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  • Jennifer Jewell


Valley Oaks in the Canyon.

Carpets of violets - Butte County, CA 2021

March has arrived with all her colorful flirty beginning overtures toward Spring. These overtures may be a bit fickle for some time, but now on the last stretch towards the Vernal Equinox (Saturday March 20th, 2:30 am Pacific), Spring will become increasingly committed.

And colorful.

And warm.

Here, the nighttime temperatures are still in the 30s, and we (thankfully) still have late winter/early spring rain in the forecast, but color is popping up all around: blankets of violets lighting up the oak leaf duff, white and pink primula (previously Dodecatheon...) are out - and you have to love that common name of Shooting Star? They are small but mighty compelling in the dampish spots of otherwise dry meadows.

Saxifrages, tasty claytonia, cress in the creek, the later manzanita, wild cucumber, the first of the ceanothus....the parade that is Spring's 'Experiment of Green' is gaining on us in the northern hemisphere daily.

And it is a daily gift to greet the flowering phases of these constant companions again this year. They are lessons in the cyclical nature of life, to be sure.

That cyclical nature of things seemed to me a strong theme throughout my conversations on Cultivating Place in February - from Melanie Falick to Eric Hsu, from Dan Pearson and Midori Shintani to Page Dickey re-rooting in her new place. The need to engage with our plant families is a recurring and joyful force. As always the direct links to listen to last month's episodes are at the bottom of these monthly updates and views from here...

A white shooting-star: Primula clevelandii

Today marks the 1 year anniversary of the publication of T he Earth in Her Hands, March 3, 2020. Wow.

One amazing and very challenging (in all the prismatic meanings of this word) year later, I am so pleased to wish this book a very happy birthday. It landed in a time when we really needed to hear the messages and modeling of the women working in plants whose journey stories are shared inside its covers. And this remains just as true today. They are visionary leaders in so many areas physically, emotionally, and culturally.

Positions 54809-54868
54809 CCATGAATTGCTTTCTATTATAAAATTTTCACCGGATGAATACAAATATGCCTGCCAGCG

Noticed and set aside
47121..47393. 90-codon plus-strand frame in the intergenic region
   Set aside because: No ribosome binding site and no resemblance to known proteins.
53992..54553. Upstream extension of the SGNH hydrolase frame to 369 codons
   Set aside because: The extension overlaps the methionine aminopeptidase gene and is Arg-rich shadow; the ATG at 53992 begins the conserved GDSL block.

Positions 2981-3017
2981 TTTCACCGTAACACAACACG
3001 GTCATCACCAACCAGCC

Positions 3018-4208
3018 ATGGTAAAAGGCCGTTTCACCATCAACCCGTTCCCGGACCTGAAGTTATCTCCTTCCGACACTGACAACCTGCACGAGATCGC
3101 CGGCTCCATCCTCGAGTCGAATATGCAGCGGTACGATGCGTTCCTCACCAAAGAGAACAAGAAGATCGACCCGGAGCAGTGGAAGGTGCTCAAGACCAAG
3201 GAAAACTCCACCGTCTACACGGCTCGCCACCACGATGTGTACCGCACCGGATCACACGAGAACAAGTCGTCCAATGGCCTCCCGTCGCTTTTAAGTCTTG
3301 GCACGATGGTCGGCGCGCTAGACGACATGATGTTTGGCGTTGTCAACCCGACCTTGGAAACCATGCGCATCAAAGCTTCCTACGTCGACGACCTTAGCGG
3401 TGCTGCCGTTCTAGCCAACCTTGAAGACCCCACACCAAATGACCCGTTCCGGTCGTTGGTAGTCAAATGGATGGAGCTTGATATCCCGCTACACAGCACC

I recently heard the book has gone into its second printing. 🎂🥳✨🙏🌏

A huge and heartfelt thanks to everyone who bought it, gifted it, read it, cheered such cultivators and cultivation on.

Here is to strong, inspiring, growing women, may we support them, may we be them, may we cultivate ALL such humans in all that we do. Thank you to every woman in the book for trusting me with their voices, and to Timber Press for the opportunity!

As we know, the earth is in all of our hands. Let's keep bringing our joy and taking the very very best care we can in our gardens and beyond.

Staghorn sumac in winter dress, photo by Seabrooke Leckie, all rights reserved.

Male carpenter bee warming himself on the back side of a daffodil - March 2, 2021.

I have several upcoming virtual speaking events in the coming month, including with the Northwest Horticultural Society on March 10th, and with the Garden Conservancy on April 1st, where I will be joined in conversation with the wonderful Roderick Wyllie, to converse in greater depth about Lands End Lookout in San Francisco, CA and the many message of Under Western Skies the design work there epitomizes.

Hope to see some of you for these events with these outstanding organizations/ You can always finds updates on events I will be taking part in on the Events page of the website.

I think most excitingly for me, I will be doing some presentations this year in which I integrate the mission and ethos of Cultivating Place with the living embodiments of this ethos in the great diversity of plantswomen growing a better world in The Earth in Her Hands, and the power and meaning of place-based gardens in Under Western Skies.

I so hope this finds you well - and growing in ways large and small in your place!



and the Cultivating Place Team



(just click the live link that is the green title of each program to get to the audio file and listen in....)






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Me. Bio photo by Eddie Altrete 2019.



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